Tuesday, May 10, 2011

The King, The Priest, The Knight, And The Mystery Woman

Here's a fairly useless factoid, before doing time in graduate school to earn my library degree, I slogged through four years of undergraduate work where I earned a degree in history.  My specialty (such as it was) was British History.  Yes, the girl who loves westerns got a degree in British History.  That being said, despite four years of my life given to this task, I'm pretty much clueless on those wacky Brits pre-Henry VIII.  Which sort of helps explain my reaction to Kris Kennedy's latest book (and her first for Pocket), Defiant.

England is in turmoil.  King John isn't exactly a warm and cuddly sort, various barons are threatening civil war, and the Magna Carta is on the horizon.  Knee deep in all of this is Jamie Lost, our hero, and one of the king's most trusted knights.  John has sent him on a mission to find Father Peter of London, rumored to be back in England after many years living in exile.  The problem being that there are quite a few people running around who want to find Father Peter - including our heroine, Eva.

Eva owes her life to Father Peter, and cannot for the life of her understand why the man came back to England.  The problem is that England is not safe for Eva, nor for her young traveling companion, teenage Roger.  She takes one look at Jamie and knows her mission will not be easy.  This is a hard man.  A scary man.  And they both want the same thing - Father Peter.

Reading Defiant is an exercise in patience, and I suspect it's going to divide readers.  With Kennedy's previous two medievals, I strongly recommended them to not only medieval fans, but to general historical romance lovers as well.  Defiant is just as strong (if not stronger) in terms of "history" - but that said, it's a very medieval-y medieval.  There's a lot of medieval political intrigue, two-timing, back room dealing, and the author writes it out in drips and drabs, leaving a small trail of bread crumbs for the reader to follow.  This is good, because it saves us from a mind-numbing info-dump, but it's not so good for those readers (uh, like me) who might not be entirely up on their medieval history.  This was not a book I was immediately engaged in.  There are a lot of unanswered questions early on.  The author does get around to answering them, but it takes time.  Again, it saves from the info-dump, but readers are going to have to stick with it to get to the pay-off.

Now that being said, not all historical romances being published these days feature the depth, breadth, and sheer amount of "history" in them quite like Kennedy's work does.  Readers hungry, and at this point probably desperate, for actual "history" in their historical romances will probably be more than willing to exercise patience.  Yes, the author does tweak a few details to make her fictional story work, but this is still a book with a very strong sense of place (and lengthy author's notes at the end - which I lurve).

The romance is also a bit of an exercise in patience.  One has to remember, Eva and Jamie are at cross purposes for the vast majority of this book.  They both want the priest, but for totally different reasons.  Not to mention that Jamie is loyal to King John, a man Eva does not think highly of (to put it mildly).  So readers should expect quite a bit of animosity and bickering.  Now, it's certainly amusing animosity and bickering, but it also means it takes a good while for the reader to see, and buy into, a romance between these two people.  On that score, I found this to be a second half book.  The lack of truth telling, the lies by omission, after a while it gets to be very exhausting.  However by the halfway point, while not everything is out in the open, there's enough on the page to get me to believe a happy ending will work.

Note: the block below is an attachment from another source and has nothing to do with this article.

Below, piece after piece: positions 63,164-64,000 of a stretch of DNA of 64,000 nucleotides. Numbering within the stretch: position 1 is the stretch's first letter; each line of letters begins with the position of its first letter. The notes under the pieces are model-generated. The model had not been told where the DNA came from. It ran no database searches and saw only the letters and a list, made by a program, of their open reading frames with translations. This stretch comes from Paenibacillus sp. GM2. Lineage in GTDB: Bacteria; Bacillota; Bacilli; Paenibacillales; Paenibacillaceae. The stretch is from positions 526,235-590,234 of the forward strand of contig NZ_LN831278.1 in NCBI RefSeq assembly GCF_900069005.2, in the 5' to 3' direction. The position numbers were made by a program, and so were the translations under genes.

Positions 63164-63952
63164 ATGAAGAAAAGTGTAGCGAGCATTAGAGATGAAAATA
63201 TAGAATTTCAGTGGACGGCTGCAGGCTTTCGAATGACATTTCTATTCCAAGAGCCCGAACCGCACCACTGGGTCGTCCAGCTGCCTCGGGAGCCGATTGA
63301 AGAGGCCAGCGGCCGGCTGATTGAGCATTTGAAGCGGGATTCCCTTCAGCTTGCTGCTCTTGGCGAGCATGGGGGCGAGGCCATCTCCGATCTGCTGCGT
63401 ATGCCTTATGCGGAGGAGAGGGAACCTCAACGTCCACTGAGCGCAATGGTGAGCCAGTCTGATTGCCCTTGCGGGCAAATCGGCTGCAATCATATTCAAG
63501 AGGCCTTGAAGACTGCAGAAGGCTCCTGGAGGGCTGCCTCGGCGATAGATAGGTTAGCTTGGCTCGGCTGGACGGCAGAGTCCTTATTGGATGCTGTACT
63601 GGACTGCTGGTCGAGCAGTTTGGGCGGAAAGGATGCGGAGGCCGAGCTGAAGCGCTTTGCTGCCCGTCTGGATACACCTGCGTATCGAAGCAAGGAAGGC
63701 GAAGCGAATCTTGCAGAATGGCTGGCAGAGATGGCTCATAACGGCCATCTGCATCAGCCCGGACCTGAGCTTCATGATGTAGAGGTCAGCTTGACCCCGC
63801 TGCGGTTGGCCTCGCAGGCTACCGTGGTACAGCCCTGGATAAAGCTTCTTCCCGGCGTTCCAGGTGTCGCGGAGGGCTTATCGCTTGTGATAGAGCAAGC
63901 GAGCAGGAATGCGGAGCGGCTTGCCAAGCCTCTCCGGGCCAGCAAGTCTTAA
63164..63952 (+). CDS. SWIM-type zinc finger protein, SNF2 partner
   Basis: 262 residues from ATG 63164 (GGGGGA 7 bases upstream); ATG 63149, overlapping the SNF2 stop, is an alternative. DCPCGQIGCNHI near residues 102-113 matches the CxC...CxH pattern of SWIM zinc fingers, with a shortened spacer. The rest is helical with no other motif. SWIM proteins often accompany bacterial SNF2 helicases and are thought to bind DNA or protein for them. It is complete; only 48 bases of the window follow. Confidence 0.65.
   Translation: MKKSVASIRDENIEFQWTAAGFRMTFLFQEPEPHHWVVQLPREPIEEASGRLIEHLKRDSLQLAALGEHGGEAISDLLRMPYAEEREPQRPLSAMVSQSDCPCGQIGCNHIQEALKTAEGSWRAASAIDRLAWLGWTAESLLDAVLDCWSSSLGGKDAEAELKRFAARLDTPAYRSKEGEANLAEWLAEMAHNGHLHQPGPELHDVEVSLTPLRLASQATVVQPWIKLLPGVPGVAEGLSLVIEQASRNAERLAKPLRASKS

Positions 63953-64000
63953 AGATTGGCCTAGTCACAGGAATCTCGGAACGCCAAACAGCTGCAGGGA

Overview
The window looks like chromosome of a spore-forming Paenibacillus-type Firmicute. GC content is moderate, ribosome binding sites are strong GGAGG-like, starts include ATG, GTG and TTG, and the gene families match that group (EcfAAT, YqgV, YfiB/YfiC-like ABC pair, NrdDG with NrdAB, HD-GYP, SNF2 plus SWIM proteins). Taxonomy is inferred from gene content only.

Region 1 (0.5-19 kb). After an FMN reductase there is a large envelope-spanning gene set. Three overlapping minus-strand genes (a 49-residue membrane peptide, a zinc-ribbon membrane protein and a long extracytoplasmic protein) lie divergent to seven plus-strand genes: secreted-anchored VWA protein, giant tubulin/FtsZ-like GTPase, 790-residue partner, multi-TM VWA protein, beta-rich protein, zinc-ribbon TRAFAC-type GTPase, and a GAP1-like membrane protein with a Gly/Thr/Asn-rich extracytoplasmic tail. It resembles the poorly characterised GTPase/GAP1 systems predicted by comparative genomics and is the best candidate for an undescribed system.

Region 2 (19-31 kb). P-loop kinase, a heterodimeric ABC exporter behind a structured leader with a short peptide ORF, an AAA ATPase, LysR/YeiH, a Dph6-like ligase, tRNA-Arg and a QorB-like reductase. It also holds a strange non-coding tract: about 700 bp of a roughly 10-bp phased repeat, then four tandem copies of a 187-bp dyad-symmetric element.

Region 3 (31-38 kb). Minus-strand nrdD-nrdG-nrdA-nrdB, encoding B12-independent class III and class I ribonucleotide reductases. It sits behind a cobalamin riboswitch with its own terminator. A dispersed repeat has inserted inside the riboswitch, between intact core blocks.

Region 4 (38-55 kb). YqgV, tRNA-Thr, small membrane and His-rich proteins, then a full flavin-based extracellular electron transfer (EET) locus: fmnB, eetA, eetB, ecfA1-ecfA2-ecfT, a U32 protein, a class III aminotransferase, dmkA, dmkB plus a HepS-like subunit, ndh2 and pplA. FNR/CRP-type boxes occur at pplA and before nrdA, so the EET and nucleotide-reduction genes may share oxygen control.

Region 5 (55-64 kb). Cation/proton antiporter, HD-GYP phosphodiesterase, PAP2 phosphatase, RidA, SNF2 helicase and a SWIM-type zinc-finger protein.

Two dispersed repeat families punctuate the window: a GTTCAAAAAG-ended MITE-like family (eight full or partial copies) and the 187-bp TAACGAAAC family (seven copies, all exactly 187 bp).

This wasn't an entirely easy read for me, and it's not my favorite of Kennedy's work, but I can still appreciate it for how special it is in a lot of ways.  Medieval fans should rejoice, and those of you looking for something different, something with some actual history to back it up?  Yeah, when was the last time you read about the Magna Carta in a romance novel?

Grade = B-


Karenmc said...

In researching my family tree I ended up tracing lines back to John and a whole mess of the Magna Carta signers (talk about political marriages; if you're descended from one, you're probably descended from a dozen). So I accidentally learned quite a bit about the politics of the time. Not an easy slog, but ultimately very interesting.

I'll eventually get to this book, but it'll have to wait behind some others that are growing moss on my TBR pile.

Wendy said...

Karenmc: You know, what you've said helps to coalesce my feelings about this book. It was REALLY interesting, and the history WAS fascinating....but dang it was also exhausting! All that political intrigue and maneuvering! This was a rewarding read in a lot of ways, but not always an "easy" one.

nath said...

What about never read Magna Carta ^_^; Medieval romance is definitively not my strong suit... so I think I'm going to try Ms Kennedy other books first. I think I have her debut novel somewhere ^_^;

Wendy said...

Nath: Of her three books, I would say her second one, The Irish Warrior, is my favorite. I liked her debut (The Conqueror) as well - but TIW is the one that really sticks out for me.

Anonymous said...

Late to the party - I've been on vacation. I just wanted to say I loved this book! Everything that you say about it is so true, and that's what I enjoyed so much about it.

Yes, it was thick and meaty, which was a definite plus in my eyes. Additionally for me the romance between the h/h in each of her books is excellent.